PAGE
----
This argument presents substantial problems. First, MBI's offers no support whatsoever for its assertion that an indivision should be analogized to a general partnership. Paloma's expert testified that under French law, an indivision does not constitute a legal person and is a sui generis form of ownership that is distinct from a corporation, partnership, association, or joint ownership. Bermann Aff. at PP 10-11. Thus, there is no basis to conclude that New York partnership law should govern Paloma's capacity to be sued. Similarly, there is no basis to find that an indivision is analagous to an estate under New York law.
Paloma argues that New York choice of law principles should be considered. This argument has some support in the case law. See, e.g., General Heat & Power Co. v. Diversified Mortgage Investors, 552 F.2d 556, 557 n.1 (3d Cir. 1977) (suggesting that Rule 17(b) encompasses the state's conflict of law rules); Jacobs v. Adams, 601 F.2d 176, 178-79 (5th Cir. 1979) (applying conflict of law rules to determine scope of power or right to bring suit); but see Tigert v. Lord, Bissell & Brook, 1989 U.S. Dist. LEXIS 4427 *3 (D.D.C. April 28, 1989) (choosing not to apply conflict of law principles under Rule 17(b)).
Under New York choice of law principles, "the law of the jurisdiction which, because of its relationship or contact with the occurrence or the parties, has the greatest concern with the specific issues raised in the litigation," controls. Roby, 796 F. Supp. at 107 (citing Istim Inc. v. Chemical Bank, 78 N.Y.2d 342, 575 N.Y.S.2d 796, 581 N.E.2d 1042 (1991)). Because an indivision is a creation of French law, all of the heirs are French citizens, and Paloma is sued solely because of her status created under French law, French law governs.
Accordingly, under French law, Paloma Picasso is not authorized to be sued as an heir. She is therefore not amenable to suit for the acts of the kind alleged in the Second Amended Complaint, and her Motion to Dismiss is granted as to all counts except Count Seven.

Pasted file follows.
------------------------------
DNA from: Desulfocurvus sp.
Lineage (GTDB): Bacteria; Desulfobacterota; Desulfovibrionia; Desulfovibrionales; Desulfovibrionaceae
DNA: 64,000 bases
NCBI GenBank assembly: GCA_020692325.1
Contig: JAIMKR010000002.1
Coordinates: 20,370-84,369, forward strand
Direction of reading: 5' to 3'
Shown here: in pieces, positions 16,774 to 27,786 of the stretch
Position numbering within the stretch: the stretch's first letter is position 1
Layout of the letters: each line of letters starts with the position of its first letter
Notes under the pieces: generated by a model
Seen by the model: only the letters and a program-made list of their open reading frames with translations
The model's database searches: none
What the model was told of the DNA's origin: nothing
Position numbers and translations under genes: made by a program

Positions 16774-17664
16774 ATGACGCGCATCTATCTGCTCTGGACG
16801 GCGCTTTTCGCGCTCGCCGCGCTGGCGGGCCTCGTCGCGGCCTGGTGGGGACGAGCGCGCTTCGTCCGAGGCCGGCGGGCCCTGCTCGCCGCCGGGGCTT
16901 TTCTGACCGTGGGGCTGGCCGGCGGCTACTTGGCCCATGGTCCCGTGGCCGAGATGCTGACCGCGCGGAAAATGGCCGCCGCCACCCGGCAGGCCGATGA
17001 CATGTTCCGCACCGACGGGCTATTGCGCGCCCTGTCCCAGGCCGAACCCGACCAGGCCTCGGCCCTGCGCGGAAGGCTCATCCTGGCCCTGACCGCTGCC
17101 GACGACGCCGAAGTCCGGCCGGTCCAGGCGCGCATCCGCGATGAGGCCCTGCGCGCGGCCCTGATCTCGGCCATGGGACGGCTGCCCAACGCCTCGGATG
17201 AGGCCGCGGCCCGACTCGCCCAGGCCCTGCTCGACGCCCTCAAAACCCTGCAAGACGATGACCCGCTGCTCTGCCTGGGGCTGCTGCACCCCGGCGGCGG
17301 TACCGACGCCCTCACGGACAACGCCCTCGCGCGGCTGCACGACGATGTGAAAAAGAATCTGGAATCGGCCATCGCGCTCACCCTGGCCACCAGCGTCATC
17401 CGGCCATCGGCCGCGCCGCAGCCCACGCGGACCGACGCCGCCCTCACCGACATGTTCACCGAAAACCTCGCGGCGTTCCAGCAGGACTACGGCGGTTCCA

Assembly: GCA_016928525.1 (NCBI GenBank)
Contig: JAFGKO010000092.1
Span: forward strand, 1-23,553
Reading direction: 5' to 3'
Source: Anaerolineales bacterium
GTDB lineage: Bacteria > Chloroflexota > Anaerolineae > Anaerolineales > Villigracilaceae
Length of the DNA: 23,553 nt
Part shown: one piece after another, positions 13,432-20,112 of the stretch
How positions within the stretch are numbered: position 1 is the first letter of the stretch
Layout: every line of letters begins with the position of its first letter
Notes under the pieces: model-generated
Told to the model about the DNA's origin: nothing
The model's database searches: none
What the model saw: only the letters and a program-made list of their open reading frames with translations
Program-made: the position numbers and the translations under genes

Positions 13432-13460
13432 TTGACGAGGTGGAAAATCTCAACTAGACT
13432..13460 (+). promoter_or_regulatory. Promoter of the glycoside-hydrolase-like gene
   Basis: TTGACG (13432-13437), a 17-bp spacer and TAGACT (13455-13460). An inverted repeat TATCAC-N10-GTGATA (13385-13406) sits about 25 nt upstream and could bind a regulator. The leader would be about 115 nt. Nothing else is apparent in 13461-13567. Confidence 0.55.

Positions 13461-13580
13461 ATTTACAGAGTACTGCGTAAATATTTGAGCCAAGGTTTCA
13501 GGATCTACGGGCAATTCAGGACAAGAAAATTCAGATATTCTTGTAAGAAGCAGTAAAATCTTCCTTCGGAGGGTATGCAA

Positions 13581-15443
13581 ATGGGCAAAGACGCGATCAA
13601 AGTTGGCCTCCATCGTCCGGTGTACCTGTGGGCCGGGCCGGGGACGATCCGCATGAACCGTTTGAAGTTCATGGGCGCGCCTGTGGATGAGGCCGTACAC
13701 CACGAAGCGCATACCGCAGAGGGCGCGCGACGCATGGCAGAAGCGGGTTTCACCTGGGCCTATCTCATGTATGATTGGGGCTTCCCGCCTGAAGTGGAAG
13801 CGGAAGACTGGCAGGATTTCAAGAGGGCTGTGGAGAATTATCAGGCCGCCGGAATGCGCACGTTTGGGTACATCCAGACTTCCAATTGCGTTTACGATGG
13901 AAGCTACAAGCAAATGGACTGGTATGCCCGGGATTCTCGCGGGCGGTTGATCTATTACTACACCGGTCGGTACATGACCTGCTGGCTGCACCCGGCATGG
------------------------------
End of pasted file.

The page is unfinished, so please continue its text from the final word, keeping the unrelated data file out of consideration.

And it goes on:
B. Tortious Interference with Contract
In order to state a claim for tortious interference with contract under New York law, a plaintiff must allege four elements: i) the existence of a valid contract between the plaintiff and a third party; ii) defendant's knowledge of the contract; iii) defendant's intentional inducement of the third party to breach the contract or otherwise render performance impossible; and iv) damages to plaintiff. Kronos, Inc. v. AVX Corp., 81 N.Y.2d 90, 94, 595 N.Y.S.2d 931, 612 N.E.2d 289 (1993) (citing Israel v. Wood Dolson Co., 1 N.Y.2d 116, 151 N.Y.S.2d 1, 134 N.E.2d 97 (1956)); Enercomp, Inc. v. McCorhill Publishing, Inc., 873 F.2d 536 (2d Cir. 1989). MBI's proposed Count Seven clearly alleges the existence of valid contracts between it, Mitsukoshi and INFAS, Paloma's knowledge of those contracts, and damages to MBI. Proposed Count Seven at PP 183-84, 192. However, because of the somewhat conflicting statements of element three which exist in the case law, it is less clear if proposed Count Seven sufficiently establishes the third element of the tort.
A number of New York courts, as well as federal courts in New York which have had occasion to interpret New York law, have stated that the tort of intentional interference with contractual relations requires the plaintiff to allege and prove that the defendant induced or otherwise caused a third party to breach a contract with the plaintiff. See, e.g., Benjamin Goldstein Productions, Ltd. v. Fish, 198 A.D.2d 137, 603 N.Y.S.2d 849, 851 (1st Dep't 1993) (tortious interference with contract claim fatally flawed and academic where plaintiffs failed to show breach of the underlying contract by third parties); NBT Bancorp v. Fleet/Norstar Financial Group, 159 A.D.2d 902, 553 N.Y.S.2d 864, 868 (3d Dep't) appeal dismissed, 76 N.Y.2d 886, 561 N.Y.S.2d 546, 562 N.E.2d 871 (1990) (to plead a claim for intentional interference with contractual relations, a pleader is required to allege a breach of the contract); Universal City Studios v. Nintendo Co., Ltd., 797 F.2d 70 (2d Cir), cert. denied, 479 U.S. 987, 93 L. Ed. 2d 581, 107 S. Ct. 578 (1986) (tortious interference with contract claim requires plaintiff to establish that defendant induced a breach of the contract); American Express v. Accu-Weather, Inc., 849 F. Supp. 233, 241 (S.D.N.Y. 1994) (same); see generally Restatement (Second) of Torts, § 766 (1979) (defining intentional interference with performance of contract as intentional and improper interference "with the performance of a contract between another and a third person by inducing or otherwise causing the third person not to perform the contract").